Thursday, August 16, 2007

Tom Mattia, of Coke PR
reaches out to PRS

Aug. 13, 2007

By Jack O'Dwyer


Coca-Cola, $25 billion blue chip, has warmed up to the PR Society by boosting PRS memberships from four to 18 since 2005; by having PR head Tom Mattia speak to its Georgia chapter Aug. 8, and by offering PR exec Ray Crockett as candidate for its hard-to-fill S.E. district director’s post (the last two directors quit mid-term and no candidates at all showed up by the initial deadline of June 11 this year.

But the nomcom, showing its bias against major corporate PR executives and its bias in favor of agency people, picked Philip Tate as the official nominee.

He is VP/account services of Luquire George Andrews, Charlotte “marketing/ad/PR” firm which lists 11 employees on its website.

The site shows Judi Wax as senior VP-PR and David Coburn as VP-PR.

The nomcom, headed by 2005 president Judith Phair, rejected, for the first time in history, a solo candidate from a district—Marlene Neill, an employee of the City of Waco, Texas and an M.A. candidate at the University of Missouri School of Journalism, who sought to be S.E. director.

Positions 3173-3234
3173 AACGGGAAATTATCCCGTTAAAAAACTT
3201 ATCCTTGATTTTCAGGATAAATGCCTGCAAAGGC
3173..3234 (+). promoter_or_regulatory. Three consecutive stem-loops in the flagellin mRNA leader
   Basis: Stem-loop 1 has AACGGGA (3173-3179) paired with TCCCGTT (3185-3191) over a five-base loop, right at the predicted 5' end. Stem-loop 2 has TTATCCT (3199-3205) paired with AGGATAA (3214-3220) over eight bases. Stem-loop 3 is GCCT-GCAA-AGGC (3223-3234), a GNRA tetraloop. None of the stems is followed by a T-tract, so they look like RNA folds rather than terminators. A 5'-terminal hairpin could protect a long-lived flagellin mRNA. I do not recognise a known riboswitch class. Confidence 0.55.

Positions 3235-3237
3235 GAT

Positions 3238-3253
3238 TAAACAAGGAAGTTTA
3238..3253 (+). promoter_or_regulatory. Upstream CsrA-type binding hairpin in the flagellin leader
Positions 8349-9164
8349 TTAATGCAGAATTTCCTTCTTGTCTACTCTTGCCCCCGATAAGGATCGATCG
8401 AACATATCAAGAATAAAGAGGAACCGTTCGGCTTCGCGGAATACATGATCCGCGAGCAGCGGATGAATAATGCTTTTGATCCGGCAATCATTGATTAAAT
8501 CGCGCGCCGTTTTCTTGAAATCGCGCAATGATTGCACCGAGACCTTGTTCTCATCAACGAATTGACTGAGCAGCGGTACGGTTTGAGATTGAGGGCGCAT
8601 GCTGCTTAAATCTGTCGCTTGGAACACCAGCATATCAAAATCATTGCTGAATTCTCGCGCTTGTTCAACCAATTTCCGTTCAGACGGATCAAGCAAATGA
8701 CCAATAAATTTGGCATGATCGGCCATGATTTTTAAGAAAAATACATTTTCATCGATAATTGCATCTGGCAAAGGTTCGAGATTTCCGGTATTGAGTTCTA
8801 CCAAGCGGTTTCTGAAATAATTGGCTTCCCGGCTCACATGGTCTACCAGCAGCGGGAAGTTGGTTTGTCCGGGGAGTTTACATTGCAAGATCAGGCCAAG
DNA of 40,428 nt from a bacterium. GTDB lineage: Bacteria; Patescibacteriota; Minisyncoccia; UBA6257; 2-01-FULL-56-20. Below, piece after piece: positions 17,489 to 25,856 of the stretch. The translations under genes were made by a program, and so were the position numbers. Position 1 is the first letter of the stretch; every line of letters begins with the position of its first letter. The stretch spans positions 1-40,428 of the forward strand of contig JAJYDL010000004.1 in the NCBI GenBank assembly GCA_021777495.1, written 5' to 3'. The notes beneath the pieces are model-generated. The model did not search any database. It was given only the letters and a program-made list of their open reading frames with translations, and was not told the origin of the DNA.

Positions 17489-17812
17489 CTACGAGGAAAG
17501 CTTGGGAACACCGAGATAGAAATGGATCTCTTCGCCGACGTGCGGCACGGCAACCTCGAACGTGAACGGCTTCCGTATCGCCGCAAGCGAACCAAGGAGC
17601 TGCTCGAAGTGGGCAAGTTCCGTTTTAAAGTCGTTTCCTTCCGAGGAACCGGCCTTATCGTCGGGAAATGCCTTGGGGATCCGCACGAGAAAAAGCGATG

As it currently stands, the 2008 board would have only one corporate person, Christopher Veronda, manager of communications initiatives, Eastman Kodak, which appears to be an internal PR job. He has not returned phone calls or e-mails.

Corporate PR pros leaving the PRS board this year are Tony D’Angelo of UTC/Carrier, who lost the chair-elect race to Mike Cherenson, head of the PR unit of an ad agency; Dave Rickey of Alfa Corp., who filled the unexpired term of the resigned Gary McCormick; Gerard Corbett of Hitachi, and Margaret Hennen of Fairview Health Services. Ron Owens of Kaiser Permanente quit last year shortly after joining the board.

Mattia Apologizes for Coke Absence

Mattia, formerly in top PR posts at EDS, Ford Motor, Hill & Knowlton and IBM, spoke to 160 Georgia chapter members, apologizing for a 12-year absence by Coke at such meetings. He said he would appear every year if asked back. Georgia is the second biggest chapter with more than 900 members.